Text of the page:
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```ANSWER SHEET
It was hypothesised that workers who take less time to travel to work each day would generally be
satisfied with their work life. In a random sample of 150 participants from a large Melbourne based
company there was a moderate negative linear relationship between the travel time and satisfaction
with work life., and Pearson’s r show that is relationship is significant, r = -.49, n =150, p < .001.
The 95% confidence interval for Pearson’s correlation indicates that the strength of the relationship
is between 𝜌 = -.60 and 𝜌 = -.36. In the sample satisfaction of work life increased on average for
every 22 minutes less travelled. As expected, the less time spent travelling to work leads to more
satisfaction of work life.
APPENDIX A
1. Work satisfaction (r = 44, p < .001) and Years of tertiary education (r = 30, p < .001)
2. Number of years working for a company = 3.38 + .09(work satisfaction) -.09 (Years of
tertiary education) -.32 (sex)
3. Number of years working for a company 3.38 + .09(40) -.09(4) -32(0) =3.38+.09-.32 = 3.38+
3.6 -.36- .32= 6.3
4. When years of tertiary education and sex are statistically controlled for, each additional
unit of work satisfaction, on average was 0.85 units higher.
5. The most important predictor in this regression is work satisfaction at .497
6. When all the predictors are considered, work satisfaction contributes significantly to
the multiple regression (t = 4.33, p = < .001)
7. Multiple R is significant, F(3, 146) = 11.89, p = < .001
8. 19.6% of the variation in the number of years spent working for a company can be
explained by this linear model.
APPENDIX B
Section 1
Error: Intercorrelations Table 1 is incomplete
Why it is an error: There is no correlation figure between YearT.Edu and Age in the last column
Change to: The correlation between YearT.Edu and Age is .44
Section 2
Error: People with more years of tertiary education tend to have higher annual incomes, as did
younger workers.
Why it is an error: The linear relationship of age is lower than years of tertiary education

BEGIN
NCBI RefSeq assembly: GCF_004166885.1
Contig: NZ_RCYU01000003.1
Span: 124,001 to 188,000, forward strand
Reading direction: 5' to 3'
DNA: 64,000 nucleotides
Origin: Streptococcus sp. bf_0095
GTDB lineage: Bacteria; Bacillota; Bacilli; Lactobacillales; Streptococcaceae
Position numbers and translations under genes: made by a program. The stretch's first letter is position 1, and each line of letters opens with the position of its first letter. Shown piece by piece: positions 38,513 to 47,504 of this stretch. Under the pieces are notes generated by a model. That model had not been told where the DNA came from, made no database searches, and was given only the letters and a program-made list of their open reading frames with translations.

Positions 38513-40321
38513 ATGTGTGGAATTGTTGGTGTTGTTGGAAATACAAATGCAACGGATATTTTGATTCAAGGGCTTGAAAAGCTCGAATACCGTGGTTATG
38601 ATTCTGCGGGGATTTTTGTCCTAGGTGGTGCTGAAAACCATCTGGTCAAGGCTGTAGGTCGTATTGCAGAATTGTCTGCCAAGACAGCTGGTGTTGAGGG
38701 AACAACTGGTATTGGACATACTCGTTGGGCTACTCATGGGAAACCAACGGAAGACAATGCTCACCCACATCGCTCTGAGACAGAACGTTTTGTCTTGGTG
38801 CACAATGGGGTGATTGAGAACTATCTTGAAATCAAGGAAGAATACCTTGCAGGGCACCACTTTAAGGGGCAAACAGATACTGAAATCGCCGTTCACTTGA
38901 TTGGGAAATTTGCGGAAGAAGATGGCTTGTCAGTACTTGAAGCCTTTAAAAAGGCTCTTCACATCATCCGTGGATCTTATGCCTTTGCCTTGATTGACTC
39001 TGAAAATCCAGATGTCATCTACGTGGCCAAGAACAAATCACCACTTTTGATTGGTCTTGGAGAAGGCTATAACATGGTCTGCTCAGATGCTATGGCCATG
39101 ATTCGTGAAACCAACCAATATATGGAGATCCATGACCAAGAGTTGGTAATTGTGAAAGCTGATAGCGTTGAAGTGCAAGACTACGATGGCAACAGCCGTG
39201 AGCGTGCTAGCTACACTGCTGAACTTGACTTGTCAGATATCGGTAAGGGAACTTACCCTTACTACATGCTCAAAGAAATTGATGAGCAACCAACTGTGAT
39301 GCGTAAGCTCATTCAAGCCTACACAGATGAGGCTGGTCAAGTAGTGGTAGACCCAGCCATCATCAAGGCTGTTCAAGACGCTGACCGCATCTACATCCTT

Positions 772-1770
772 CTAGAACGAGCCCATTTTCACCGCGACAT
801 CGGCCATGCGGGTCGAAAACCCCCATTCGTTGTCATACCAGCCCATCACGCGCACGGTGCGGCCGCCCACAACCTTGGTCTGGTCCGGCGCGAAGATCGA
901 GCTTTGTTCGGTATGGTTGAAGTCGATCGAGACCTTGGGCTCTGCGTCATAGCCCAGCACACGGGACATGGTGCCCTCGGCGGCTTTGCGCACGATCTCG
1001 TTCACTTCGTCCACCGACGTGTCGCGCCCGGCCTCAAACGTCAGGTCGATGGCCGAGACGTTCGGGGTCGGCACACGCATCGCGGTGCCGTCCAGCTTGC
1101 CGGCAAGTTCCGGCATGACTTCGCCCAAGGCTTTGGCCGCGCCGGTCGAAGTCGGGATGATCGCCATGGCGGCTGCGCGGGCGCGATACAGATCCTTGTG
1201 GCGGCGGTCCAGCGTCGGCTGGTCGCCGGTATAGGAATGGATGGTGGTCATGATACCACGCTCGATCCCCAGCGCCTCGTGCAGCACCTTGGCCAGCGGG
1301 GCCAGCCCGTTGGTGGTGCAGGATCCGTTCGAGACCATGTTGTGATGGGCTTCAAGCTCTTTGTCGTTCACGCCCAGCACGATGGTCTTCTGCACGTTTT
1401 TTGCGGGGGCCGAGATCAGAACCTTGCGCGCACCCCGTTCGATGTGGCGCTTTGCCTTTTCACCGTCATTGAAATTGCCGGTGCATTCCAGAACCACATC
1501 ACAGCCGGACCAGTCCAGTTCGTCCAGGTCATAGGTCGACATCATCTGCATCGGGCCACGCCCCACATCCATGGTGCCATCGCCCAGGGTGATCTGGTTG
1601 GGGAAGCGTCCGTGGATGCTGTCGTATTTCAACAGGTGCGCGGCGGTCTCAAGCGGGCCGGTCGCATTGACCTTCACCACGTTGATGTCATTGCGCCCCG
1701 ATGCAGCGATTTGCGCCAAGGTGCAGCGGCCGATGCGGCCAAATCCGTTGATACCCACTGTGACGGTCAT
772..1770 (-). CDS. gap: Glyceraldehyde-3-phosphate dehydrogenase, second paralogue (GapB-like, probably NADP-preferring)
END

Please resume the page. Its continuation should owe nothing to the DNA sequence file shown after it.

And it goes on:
Change to: Pearson’r shows a positive linear relationship between age and income r = .426, n =
150, p = < .001 and the relationship is significant.
Section 3
Error: The figures for F
Why it is an error: It is incorrect because figures in the bracket reads F(3,149) which is the
regression number and the total number.
Change to: The correct F should be using the regression and the residual F( 3,146)
Section 4
Error: Contrary to expectations, there is insufficient evidence to suggest that the sex of a person
influences their income.
Why it is an error: This is an error because sex has a negative linear relationship, and Pearson’s r
show that this relationship is not significant.
Change to: r = -.057, n = 150, p = .243
APPENDIX C
A study was conducted to investigate the factors that effect work satisfaction for
sample of office workers. The researchers hypothesised
that people with higher incomes will be more satisfied with work. It was also
hypothesised that full time workers will be more satisfied with their work than parttime works. They also hypothesised that people who have spent more time at their
current job will be more satisfied with work.
A multiple regression was performed on this data with work satisfaction as the
dependent variable. The four predictors included in this model: (1) annual income, (2)
number of years working at a company, (3) travel time, and (4) load(part-time/fulltime).
The intercorrelations between the variables are provided in Table 1 and the
regression statistics are provided in Table 2.
Table 1
Intercorrelations among the variables
Work satisfaction
Annual income
Annual income
.91 ***
Years at company
.44***
.42 ***
Travel time
-.49 ***
-.48 ***
Travel time
.42***
.07
Years at company
.09
.06
-.13
.09
.06
.48
.15
Note: * p < .05, ** p < .01, *** p < .001; N = 150
As can be seen from Table 1, only Load was not significantly correlated to the
dependent variable Work satisfaction. There were however significant correlations
between Work satisfaction and other predictors. People with higher incomes tend to
have more work satisfaction. On the other hand, people who have spent more time at
their current job will have more work satisfaction.
Table 2
Results of the regression, with work satisfaction as the DV
Variable
Squared part
correlations
Standardised
Partial Correlations
regression coefficients
Income
.442
854
.842 ***
Years at company
.004
152
.069
Travel time
-.005
-.168
-.081
.006
.020
.008
R2 = .836
Note: * p < .05, ** p < .01, *** p < .001; N = 150
The four predictors together explain 83.6% of the variance in work satisfaction, and this is
significant F(4,145) = 185.27, p < .001. When all the predictors are considered years at company is
no longer significant. The correlation between years at company and work satisfaction can be
explained in terms of income. People with more years at a company tend to have higher income,
and people with higher income tend to have more work satisfaction. The most important predictor
in this model was income. People with higher income tend to have more work satisfaction.
APPENDIX D
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